A SSH (Version 2 compatible) client is required for logging into the HPC resources from a UNIX machine. These are normally packaged with the Operating system. To find out whether these are installed into your path on your system, simply open up a terminal and type:
$ which ssh at the command prompt. If this reports that ssh is not in your path, either install a SSH client (based upon ones found at http://www.openssh.com/) or get your system administrator to do so.
To log into the Arc systems using secure shell simply issue the following at the command prompt:
$ ssh @facilityname.leeds.ac.uk
(where <facilityname> is arc3 , arc2, marc1 or polaris )
So, to log in to Arc2 (for example):
$ ssh @arc2.leeds.ac.uk
You should be prompted for your password which you should enter.
All the examples below refer to Arc3. For access to other HPC facilities, simply replace arc3 with arc2, marc1 or polaris .
Secure shell allows X display (GUI) traffic to be tunnelled (and encrypted) through the SSH connection. To enable this, first check the status of your local display by typing:
$ echo $DISPLAY
on your local machine. If this returns something like
hostname.leeds.ac.uk:0 , then the variable is set correctly. If it is undefined you will need to set it by e.g.:
$ export DISPLAY=hostname.leeds.ac.uk:0
for bash/sh or in csh:
$ setenv DISPLAY hostname.leeds.ac.uk:0
Provided your local display is set up correctly, the -X flag can be used to allow X11 forwarding:
$ ssh -X email@example.com
Please note that recent versions of the secure shell client have an “Enable X11 trusted” -Y flag which should be used instead of the -X flag:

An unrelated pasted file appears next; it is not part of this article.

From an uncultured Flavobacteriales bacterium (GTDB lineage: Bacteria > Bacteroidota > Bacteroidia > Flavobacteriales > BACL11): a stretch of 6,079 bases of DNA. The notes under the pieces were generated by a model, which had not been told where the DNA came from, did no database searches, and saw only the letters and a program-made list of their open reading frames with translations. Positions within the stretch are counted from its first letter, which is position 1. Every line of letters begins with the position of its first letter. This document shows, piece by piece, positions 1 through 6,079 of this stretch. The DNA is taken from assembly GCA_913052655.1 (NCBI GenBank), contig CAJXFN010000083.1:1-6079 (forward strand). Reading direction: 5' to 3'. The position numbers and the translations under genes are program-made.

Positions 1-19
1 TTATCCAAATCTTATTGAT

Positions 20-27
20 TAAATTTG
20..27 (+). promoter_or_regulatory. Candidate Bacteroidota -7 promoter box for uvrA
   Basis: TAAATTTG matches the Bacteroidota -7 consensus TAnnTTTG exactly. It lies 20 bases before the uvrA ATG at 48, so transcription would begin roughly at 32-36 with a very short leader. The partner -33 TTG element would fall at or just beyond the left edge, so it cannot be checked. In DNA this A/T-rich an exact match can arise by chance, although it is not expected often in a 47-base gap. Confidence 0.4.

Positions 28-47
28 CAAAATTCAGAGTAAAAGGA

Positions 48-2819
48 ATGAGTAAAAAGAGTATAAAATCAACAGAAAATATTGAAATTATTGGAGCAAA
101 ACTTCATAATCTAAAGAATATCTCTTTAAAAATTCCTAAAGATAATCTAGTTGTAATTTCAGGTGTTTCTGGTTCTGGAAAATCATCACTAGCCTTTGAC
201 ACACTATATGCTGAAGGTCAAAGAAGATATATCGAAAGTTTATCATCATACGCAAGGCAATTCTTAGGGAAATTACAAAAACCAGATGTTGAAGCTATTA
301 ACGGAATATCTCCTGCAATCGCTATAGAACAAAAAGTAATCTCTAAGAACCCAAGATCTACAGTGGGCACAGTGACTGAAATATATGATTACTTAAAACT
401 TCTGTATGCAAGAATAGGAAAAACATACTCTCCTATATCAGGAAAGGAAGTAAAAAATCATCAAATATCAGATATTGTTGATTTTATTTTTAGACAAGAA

$ ssh -Y firstname.lastname@example.org
For the recent clients, the -X flag will still work, however some applications do not work properly on the remote server if -Y is not used.
The ssh tools come with two clients for file transfer: scp (secure file copy) and sftp (secure version of FTP).
Using scp is very similar to the normal copy ( cp ) and remote copy ( rcp ) commands in UNIX:
In the above <target> and <destination> correspond to the files being transferred. A local file is specified by its filename, a remote file is indicated through the syntax <username>@<machine>:<path> . If a / follows the : , the path is taken from the root of the filesystem, however without a / the path is taken relative to your home directory. e.g. to upload a local file to your home directory on arc3 issue:
$ scp file @arc3.leeds.ac.uk:
Similarly, a file can be downloaded with:
$ scp @arc3.leeds.ac.uk:file .
(note that . will put the file in your current directory.)
SFTP can be used in a very similar way to other command line FTP clients. To establish a connection to Arc3 (for example):
$ sftp @arc3.leeds.ac.uk
and to Polaris,
$ sftp @polaris.leeds.ac.uk
You will be asked for your password and presented with the SFTP prompt when connected. Typing help or ? gives a list of commands. Similar to FTP, cd will change the remote directory and lcd change the local directory. put and get can then be used to upload and download files.
User and machine names
Please note that if your local username matches your username on the HPC platform, there is no need to specify the <username>& portion of the commands above. Furthermore, if you are connecting from a machine within the leeds.ac.uk domain, it is not necessary to include this; e.g.
$ ssh arc3
will log you into Arc3, provided you are connecting from a machine which is on campus and your usernames are identical on the local and remote machines.